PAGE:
Friday, September 23, 2011

Post Card Friday: Travel to Central America with 2 Up and Coming Titles!

Our summer postcard series took you around the world, but it overlooked one rather significant region: Latin America. But, Katie and I have been lucky to come across some great books set in that very area. I'll give you one to look forward to and Katie has a few to check out now!

Wanderlove by Kristen Hubbard

Release Date: March 13,2013

Bria is done being the girl that does what everyone else wants. She's done enough of that over her eighteen years to last a lifetime. So she's striking out on her own, to Guatemala. Okay, not quite on her own, with a tour group that sounds amazing and ready for adventure.

Except, the Global Vagabonds turn out to be more middle-aged than middle-of-the-jungle and Bria feels like once again she's missing the adventure. So, when she gets the chance to break free from the pack and head off with two back-packers, she jumps at it.

So now she's on an entirely new adventure with Starling and her brother Rowan. They're both gorgeous and well traveled and Bria is way over her head. But maybe that's exactly what she's looking for. Bria's trying to be more adventurous and daring after all. Of course, that's a bit of a problem for Rowan who is trying his hardest to be less wild. When Starling needs to return to her day job, Rowan and Bria are now one travel pair with two very different goals.

This book is the fiction companion to To Timbuktu (see our review here), it is the perfect escape from your ordinary life. Suddenly you're in Central America with one very cute, very off-limits guy. What a perfect vacation from regular. Kristen Hubbard also includes Bria's sketches (they are beautifully done by the author) and Rowan's rules for traveling, and it feels like a scrapbook of a journey that you wish you had taken.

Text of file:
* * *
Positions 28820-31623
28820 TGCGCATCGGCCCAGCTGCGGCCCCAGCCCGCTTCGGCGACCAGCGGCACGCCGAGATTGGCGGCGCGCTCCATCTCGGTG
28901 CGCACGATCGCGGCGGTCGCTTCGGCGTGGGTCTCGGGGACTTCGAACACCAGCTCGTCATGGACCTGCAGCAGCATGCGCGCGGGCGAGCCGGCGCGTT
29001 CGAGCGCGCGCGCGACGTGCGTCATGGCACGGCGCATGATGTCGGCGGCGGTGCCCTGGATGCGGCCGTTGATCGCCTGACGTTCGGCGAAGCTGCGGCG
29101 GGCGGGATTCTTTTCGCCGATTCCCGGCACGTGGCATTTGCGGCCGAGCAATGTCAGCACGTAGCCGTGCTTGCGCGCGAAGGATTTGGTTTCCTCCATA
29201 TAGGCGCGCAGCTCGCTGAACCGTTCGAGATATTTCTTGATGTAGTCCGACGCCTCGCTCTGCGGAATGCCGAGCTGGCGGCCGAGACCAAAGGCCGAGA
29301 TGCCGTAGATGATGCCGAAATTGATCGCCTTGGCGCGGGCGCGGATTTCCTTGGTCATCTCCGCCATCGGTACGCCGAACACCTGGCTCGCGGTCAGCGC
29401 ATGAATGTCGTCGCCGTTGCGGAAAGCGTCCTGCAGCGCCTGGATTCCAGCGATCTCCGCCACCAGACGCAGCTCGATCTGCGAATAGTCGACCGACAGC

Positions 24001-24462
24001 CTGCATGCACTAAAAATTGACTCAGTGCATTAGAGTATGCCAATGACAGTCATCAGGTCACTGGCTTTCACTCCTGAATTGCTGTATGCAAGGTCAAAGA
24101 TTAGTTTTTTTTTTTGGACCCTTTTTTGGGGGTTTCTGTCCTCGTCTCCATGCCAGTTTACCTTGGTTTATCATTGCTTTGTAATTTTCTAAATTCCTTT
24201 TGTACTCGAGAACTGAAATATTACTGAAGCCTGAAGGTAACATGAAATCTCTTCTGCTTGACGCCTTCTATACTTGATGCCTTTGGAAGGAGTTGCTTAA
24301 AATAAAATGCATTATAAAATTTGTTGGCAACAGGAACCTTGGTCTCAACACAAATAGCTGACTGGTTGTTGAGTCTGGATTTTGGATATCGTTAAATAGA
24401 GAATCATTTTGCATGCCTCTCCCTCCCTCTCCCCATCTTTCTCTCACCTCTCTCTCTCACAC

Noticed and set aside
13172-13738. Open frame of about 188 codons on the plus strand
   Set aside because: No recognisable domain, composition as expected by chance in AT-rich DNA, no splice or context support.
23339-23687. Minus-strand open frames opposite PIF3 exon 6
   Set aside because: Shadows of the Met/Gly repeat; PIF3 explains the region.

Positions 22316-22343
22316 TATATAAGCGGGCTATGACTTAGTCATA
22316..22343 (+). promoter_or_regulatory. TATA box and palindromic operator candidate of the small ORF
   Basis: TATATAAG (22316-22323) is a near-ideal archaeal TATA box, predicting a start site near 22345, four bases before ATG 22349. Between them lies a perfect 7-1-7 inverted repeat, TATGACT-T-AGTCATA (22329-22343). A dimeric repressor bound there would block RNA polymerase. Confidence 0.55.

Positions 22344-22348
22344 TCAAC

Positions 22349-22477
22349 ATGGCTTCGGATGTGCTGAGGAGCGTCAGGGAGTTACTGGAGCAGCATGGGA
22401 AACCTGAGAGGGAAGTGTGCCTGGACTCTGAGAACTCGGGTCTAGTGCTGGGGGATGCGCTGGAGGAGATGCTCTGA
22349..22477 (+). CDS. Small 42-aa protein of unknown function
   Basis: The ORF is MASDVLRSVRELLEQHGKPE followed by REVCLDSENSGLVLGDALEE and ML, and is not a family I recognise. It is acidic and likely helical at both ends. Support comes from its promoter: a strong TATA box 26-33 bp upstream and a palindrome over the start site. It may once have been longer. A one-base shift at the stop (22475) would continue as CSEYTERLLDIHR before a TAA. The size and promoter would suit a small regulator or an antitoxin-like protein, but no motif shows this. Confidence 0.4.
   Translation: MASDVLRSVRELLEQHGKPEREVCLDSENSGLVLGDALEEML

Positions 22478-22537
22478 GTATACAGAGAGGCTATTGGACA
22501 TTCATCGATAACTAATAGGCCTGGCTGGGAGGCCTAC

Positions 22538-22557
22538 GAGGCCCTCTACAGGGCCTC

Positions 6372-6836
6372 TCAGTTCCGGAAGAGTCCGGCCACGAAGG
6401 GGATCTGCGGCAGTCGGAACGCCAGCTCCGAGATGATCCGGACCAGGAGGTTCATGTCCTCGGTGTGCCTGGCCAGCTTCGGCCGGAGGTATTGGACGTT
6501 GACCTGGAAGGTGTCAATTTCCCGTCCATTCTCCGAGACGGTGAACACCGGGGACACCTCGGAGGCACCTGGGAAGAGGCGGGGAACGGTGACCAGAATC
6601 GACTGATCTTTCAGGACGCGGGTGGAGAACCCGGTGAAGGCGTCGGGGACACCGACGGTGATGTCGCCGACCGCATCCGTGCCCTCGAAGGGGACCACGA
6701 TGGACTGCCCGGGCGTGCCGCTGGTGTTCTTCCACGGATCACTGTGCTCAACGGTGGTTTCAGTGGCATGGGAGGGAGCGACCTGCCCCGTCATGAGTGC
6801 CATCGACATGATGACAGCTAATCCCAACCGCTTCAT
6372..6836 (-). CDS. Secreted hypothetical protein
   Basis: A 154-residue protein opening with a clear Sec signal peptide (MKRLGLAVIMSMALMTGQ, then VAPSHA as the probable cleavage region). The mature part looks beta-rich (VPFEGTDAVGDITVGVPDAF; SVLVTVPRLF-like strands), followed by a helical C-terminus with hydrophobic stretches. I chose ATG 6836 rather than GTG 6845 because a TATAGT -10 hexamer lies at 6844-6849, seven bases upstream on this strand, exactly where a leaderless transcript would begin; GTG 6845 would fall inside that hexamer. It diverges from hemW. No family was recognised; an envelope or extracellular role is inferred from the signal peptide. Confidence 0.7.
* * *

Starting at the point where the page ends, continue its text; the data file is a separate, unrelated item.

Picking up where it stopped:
It comes out in grey March, when we could all use a taste of something more tropical. Write this one down as an antidote to slush and cold weather. This is the kind of literary chicken soup I'd like to have. Though it may leave you with a serious case of wanderlust... or wanderlove.

We were inspired to make our first animated book trailer for Wanderlove, enjoy!

While you’re waiting for Kristen Hubbard’s backpacking tour of Guatemala and Belize in 2012, check out author Laura Resau whose books will take you from Mexico to Ecuador and beyond.

Red Glass  is the ultimate road trip book. Following a U.S.-Mexico border crossing gone bad, our heroine Sophie finds herself journeying from Arizona through Mexico City and ultimately to Guatemala with a very rag tag group of fellow travelers: Dika, a survivor of the war in Bosnia (who may or may not be Sophie’s great aunt); Dika’s Guatemalan boyfriend; his teenage son, Angel; and Pablo, the 6-year-old Mexican boy who lost his family in the border crossing. If that doesn’t sound enough like a recipe for adventure, throw in issues of immigration, government corruption, gang violence, and one heck of a romance, and you’ll soon find that this is a very hard book to put down.

Laura Resau is also the author of the Notebook Trilogy which takes the reader from Latin America to Europe and back again (in The Jade Notebook due out in February 2012). The Indigo Notebook begins the story of 16-year-old Zeeta, who moves to a new country every year with her English-teaching, free-spirited mother, Layla. As a result, Zeeta has grown up with a unique world view and the ability to make friends with the most interesting characters. Although she’s a teenager, in many ways, Zeeta is the adult in her relationship with her mother. She’s convinced that a stable life is a happy life and would do anything to settle down in one place. But when Wendell arrives in Ecuador on the same plane as Zeeta, looking for his birth family, Zeeta discovers that some lives are meant to be different...

Laura Resau’s books are perfect reads for anyone with a case of wanderlust (or Wanderlove, for that matter) or for those of you who just want a break from American History and chemistry homework. Sprinkled with mystery and a touch of magical realism, Resau also tackles everyday teenage issues about self-image, relationships, and families against the backdrop of these exotic settings. 

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